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“HaLow” sets stage for multi-channel Wi-Fi

The Wi-Fi Alliance’s announcement of the low power version IEEE 802.11ah, dubbed “HaLow”, was dismissed by some analysts as being too late to make a significant impact in the fast growing Internet of Things (sector). That view is wrong and seriously discounts the power and momentum behind Wi-Fi, to the extent that HaLow has already received extensive coverage in the popular as well as technical press. It is already far closer to being a household name than other longstanding contenders as wireless protocols for IoT devices such as Zigbee and Zwave.

It is true that certification of HaLow compliant products will not begin until 2018, but with IoT surging forward on a number of fronts including the smart car, digital home and eHealth, SoC vendors such as Qualcomm are likely to bring out silicon before that. There are good reasons for expecting HaLow to succeed, some relating to its own specifications and others more to do with the overall evolution of Wi-Fi as a whole.

Another factor is the current fragmentation among existing contenders, with a number of other protocols vying alongside Zigbee and Zwave. This may seem to be a reason for not needing yet another protocol but actually means none of the existing ones have gained enough traction to repel a higher profile invader.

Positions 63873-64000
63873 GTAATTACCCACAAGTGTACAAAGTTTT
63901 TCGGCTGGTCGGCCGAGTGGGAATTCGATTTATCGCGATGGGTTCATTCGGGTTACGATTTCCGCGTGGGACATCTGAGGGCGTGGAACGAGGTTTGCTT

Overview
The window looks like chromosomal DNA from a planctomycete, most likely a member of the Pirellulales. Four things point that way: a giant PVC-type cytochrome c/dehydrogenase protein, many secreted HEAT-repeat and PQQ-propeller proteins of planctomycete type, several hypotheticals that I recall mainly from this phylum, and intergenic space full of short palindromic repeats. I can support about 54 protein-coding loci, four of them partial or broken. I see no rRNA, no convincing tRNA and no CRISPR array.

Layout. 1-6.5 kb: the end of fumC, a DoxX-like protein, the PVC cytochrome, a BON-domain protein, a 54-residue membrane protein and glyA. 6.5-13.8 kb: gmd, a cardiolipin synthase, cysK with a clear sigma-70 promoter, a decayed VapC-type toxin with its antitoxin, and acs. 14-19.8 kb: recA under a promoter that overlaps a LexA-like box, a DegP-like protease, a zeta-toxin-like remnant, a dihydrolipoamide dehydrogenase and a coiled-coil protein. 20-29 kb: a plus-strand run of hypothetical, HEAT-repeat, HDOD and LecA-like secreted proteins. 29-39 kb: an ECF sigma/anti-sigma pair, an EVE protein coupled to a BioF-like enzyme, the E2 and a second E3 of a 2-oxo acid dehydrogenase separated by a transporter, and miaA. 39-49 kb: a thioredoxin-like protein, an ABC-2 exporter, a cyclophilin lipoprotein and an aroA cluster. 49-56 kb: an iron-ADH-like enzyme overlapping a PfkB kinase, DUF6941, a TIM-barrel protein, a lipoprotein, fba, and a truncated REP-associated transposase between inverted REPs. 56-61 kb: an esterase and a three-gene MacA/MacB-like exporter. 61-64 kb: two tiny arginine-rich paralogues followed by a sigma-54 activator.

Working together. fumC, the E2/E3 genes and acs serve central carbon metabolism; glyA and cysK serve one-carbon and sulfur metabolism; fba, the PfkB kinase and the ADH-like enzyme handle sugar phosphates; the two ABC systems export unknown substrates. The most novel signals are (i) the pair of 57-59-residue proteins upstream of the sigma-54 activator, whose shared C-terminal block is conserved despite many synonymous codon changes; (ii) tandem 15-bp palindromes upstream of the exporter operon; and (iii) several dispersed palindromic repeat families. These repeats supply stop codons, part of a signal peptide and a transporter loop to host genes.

More to the point though HaLow has some key benefits over the others, one being its affinity to IP and Internet through being part of Wi-Fi. Zigbee has responded by collaborating with another wireless protocol developer Thread to incorporate IP connectivity. But HaLow has other advantages, including greater range and ability to operate in challenging RF environments. There is already a sense in which the others are having to play catch up even though they have been around for much longer.

It is true that Bluetooth now has its low energy version to overcome the very limited range of the main protocol, but even this is struggling to demonstrate adequate performance over larger commercial sites. The Wi-Fi Alliance claims that HaLow is highly robust and can cope with most real sites from large homes having thick walls containing metal, to concrete warehouse complexes.

 

The big picture is that Wi-Fi is looking increasingly like a multi-channel protocol operating at a range of frequencies to suit differing use cases. To date we have two variants, 2.4 GHz and 5 GHz, which tend to get used almost interchangeably, with the latter doubling up to provide capacity when the former is congested. In future though there will be four channels, still interchangeable but tending to be dedicated to different applications, combining to yield a single coherent standard that will cover all the basses and perhaps vie with LTE outdoors for connecting various embedded IoT and M2M devices.